We'd already run a good half a kilometer before the race start, after 'nipping' to the loo (i.e. queueing for half an hour) and then realising we were still a 10 minute walk from the start line and our wave had just left. Not to matter. We passed the start line only a couple of minutes after we should have.
3 Miles in
If you like personal space, then the first three miles of a marathon are not pleasant. It made me think of motorway driving at that time of day when there's not so much traffic that everything's crawling, but enough to make overtaking hairy. At least the time past relatively quickly, as we were too focused on not getting trampled to worry about time or distance. My knees were aching, but I put this down to the mad side-to-side dashes.
5 miles in
On the flat and straight and there was no denying it - my knees were hurting. Hahaha. At least when I ran my 18 mile training run they had the decency to hold out for 10km. Luckily, we had a beautiful stretch through Phoenix Park to keep us going. The jelly babies came out.
10 miles in
"The race doesn't start until we're past the half-marathon point" was Catie's mantra at this point, as if we were currently just out taking a stroll. By this point the sharp pains in my knees were shooting up to my hips. I probably should have stopped, but Walkers don't quit (or walk for that matter).
We enjoyed a mini celebration as we crossed through the half way point (as much as you can enjoy anything whilst running on aching legs and sore joints). More downhill. Pretty much everything had been downhill at this point. When was the uphill going to come back to bite us?
14 miles in
Crashing down from the half way high. Maybe this was 'the wall'? It was certainly a wall (spoiler: we met several more later on). The 14-15 mile stretch epitomised misery for me. Luckily I had Catie to feed me jelly babies and keep me motivated.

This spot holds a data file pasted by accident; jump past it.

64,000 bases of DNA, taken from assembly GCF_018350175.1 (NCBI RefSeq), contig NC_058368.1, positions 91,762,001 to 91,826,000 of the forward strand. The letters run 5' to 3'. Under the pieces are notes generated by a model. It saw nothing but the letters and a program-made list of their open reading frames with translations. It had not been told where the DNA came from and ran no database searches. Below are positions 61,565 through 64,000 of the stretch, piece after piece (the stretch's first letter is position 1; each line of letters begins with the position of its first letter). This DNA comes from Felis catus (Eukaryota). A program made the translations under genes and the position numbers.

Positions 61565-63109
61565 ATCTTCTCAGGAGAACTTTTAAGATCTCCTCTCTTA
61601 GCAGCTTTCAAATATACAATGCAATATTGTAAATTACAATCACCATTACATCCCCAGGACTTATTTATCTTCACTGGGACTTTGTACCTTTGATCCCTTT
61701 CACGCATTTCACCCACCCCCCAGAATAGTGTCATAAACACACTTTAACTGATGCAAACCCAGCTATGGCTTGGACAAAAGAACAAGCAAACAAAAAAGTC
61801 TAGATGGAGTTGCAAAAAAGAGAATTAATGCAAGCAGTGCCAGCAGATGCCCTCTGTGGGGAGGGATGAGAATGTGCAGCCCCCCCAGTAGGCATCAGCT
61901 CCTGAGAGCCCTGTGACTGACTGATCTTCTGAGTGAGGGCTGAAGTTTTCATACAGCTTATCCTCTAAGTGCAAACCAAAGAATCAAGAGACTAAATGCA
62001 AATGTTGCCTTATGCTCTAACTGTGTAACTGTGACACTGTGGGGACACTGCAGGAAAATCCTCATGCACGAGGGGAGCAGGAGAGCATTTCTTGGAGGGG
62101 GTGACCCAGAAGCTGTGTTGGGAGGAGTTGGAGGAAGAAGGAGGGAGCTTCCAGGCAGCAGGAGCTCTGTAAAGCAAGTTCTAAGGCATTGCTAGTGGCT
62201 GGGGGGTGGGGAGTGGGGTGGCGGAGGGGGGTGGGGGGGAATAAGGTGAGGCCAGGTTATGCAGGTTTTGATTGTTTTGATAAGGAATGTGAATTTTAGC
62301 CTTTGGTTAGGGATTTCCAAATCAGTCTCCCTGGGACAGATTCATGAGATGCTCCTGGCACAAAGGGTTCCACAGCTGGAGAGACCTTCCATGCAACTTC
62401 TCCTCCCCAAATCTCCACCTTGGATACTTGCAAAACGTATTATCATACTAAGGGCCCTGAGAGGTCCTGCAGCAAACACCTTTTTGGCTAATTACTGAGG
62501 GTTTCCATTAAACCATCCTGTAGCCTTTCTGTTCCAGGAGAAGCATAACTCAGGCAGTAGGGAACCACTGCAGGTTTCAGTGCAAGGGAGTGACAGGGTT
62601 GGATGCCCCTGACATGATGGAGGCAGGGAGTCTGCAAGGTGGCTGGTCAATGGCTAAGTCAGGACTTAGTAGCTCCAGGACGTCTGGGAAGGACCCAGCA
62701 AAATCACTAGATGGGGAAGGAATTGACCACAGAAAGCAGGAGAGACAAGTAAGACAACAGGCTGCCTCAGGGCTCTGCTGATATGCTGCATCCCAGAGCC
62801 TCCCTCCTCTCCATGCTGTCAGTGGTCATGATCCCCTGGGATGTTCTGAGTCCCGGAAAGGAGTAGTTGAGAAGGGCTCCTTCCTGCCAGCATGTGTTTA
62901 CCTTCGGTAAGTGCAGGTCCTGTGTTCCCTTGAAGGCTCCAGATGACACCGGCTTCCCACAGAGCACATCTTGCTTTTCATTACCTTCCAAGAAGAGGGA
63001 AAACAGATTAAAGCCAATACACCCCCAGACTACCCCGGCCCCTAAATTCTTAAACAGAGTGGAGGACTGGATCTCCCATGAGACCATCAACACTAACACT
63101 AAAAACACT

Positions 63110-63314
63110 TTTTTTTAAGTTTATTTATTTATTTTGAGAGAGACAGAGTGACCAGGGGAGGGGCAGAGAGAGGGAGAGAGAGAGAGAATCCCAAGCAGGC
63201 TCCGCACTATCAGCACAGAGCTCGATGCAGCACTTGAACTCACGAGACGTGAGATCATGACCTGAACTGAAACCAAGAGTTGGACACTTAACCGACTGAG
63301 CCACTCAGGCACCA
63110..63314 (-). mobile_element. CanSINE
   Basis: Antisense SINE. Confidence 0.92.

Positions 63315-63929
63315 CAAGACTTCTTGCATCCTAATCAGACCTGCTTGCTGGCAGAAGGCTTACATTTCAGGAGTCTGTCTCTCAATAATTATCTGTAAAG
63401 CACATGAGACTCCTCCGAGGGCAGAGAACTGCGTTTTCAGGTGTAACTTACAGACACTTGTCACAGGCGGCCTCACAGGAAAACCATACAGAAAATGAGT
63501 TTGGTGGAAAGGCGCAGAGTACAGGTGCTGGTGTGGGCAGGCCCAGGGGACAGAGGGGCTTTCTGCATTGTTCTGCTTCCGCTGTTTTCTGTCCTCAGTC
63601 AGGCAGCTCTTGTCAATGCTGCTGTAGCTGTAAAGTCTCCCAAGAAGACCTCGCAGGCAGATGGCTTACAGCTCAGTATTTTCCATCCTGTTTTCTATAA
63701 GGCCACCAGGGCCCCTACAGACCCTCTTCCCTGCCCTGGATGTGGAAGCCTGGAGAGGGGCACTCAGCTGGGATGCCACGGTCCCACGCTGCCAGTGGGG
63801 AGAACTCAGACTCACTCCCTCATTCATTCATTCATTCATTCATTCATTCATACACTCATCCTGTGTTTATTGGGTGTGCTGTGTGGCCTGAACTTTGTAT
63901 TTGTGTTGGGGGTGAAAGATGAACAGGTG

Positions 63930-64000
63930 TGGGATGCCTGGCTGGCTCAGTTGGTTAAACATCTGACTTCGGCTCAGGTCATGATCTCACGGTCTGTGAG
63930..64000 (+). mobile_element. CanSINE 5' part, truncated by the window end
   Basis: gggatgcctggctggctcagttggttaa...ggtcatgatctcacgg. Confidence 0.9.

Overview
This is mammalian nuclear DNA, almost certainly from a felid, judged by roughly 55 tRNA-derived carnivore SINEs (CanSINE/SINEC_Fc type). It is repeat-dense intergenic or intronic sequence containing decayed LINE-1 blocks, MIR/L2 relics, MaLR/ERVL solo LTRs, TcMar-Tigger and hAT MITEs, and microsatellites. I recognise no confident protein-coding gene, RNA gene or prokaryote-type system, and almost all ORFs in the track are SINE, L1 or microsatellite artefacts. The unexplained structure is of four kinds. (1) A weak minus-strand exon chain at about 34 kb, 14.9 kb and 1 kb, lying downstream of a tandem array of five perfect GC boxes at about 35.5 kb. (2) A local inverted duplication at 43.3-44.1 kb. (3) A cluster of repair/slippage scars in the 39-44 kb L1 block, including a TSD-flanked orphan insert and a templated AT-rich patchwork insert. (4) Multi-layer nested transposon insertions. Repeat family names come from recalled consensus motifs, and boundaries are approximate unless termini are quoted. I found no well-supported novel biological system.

16 miles in
10 miles to go. "We can definitely do this now" I remember saying. I regretted that almost immediately, as I'd reached the point where one of my legs would sort of give way every few minutes. I wasn't about to collapse, but it knocked my stride as well as bringing a fresh wave of pain. Still, the crowds were amazing, there was more downhill, and we were doing good splits, and we were counting down the miles.
18 miles in
Wall number 2. We'd broken the 'don't drink Lucozade in the race if you didn't drink it during training' rule and the stomach pains were kicking in. Luckily they passed within a few miles, and the lingering sickness was at least a distraction from the pain everywhere else.
20 miles in
Just six miles to go and we were still on target for sub 4 hours. Finally, a bit of uphill! Child's play really though, and then we were back to more downhill. It was around this point that we realised why we hadn't caught up the 4 minute pacer yet - because the 4 minute pacer had gone off in the wave before us, crossing the start line a good 12 minutes before we did. Doh.
21 miles in
Another wall? From this point it was a continual cycle of highs and lows. Or lows and super lows. 5 miles - 8km - sounds like nothing, but it seemed to drag (apart from the fact that the 22 mile marker seemed suspiciously close to the 21 mile marker). My knees hurt. My hips hurt. My leg muscles hurt. Even my arms hurt. And my chest was sore too. Every time we passed through a cheering area Catie would speed up, and several times I was close to begging her to slow down.
23 miles in
The end really did seem near now. We were on for a good time, and there was more downhill. The pain was indescribable, but we were so close that we could surely make it. A minor panic ensued when my Fitbit told us that our pace had gone down to nearly 7 minutes per km, but Catie checked on her phone and we concluded that the GPS on the Fitbit was screwed up.
25 miles in
The best marker. We were numbed from the pain and surrounded by crowds cheering us on. Emotions were running high. I almost had a fit when, 200m past the mile-to-go marker someone shouted "only one mile to go!" I'm sure they meant well, but at that point in a marathon the difference between 'one mile to go' and '1400m to go' is significant.
The final half mile
We could see the finish. It just wasn't getting any closer. I can't describe the feeling of those last 800m. I remember coming pretty much to a halt with around 400m to go, as my legs seemed to shut down, and Catie grabbing me and practically dragging me along until I snapped out of it. With what was the most effort I've put into anything in my life, we made it to 200m to go, and the finish line did actually start to get closer. And then suddenly it was there.
We did it. 3:54:34. Never. Again.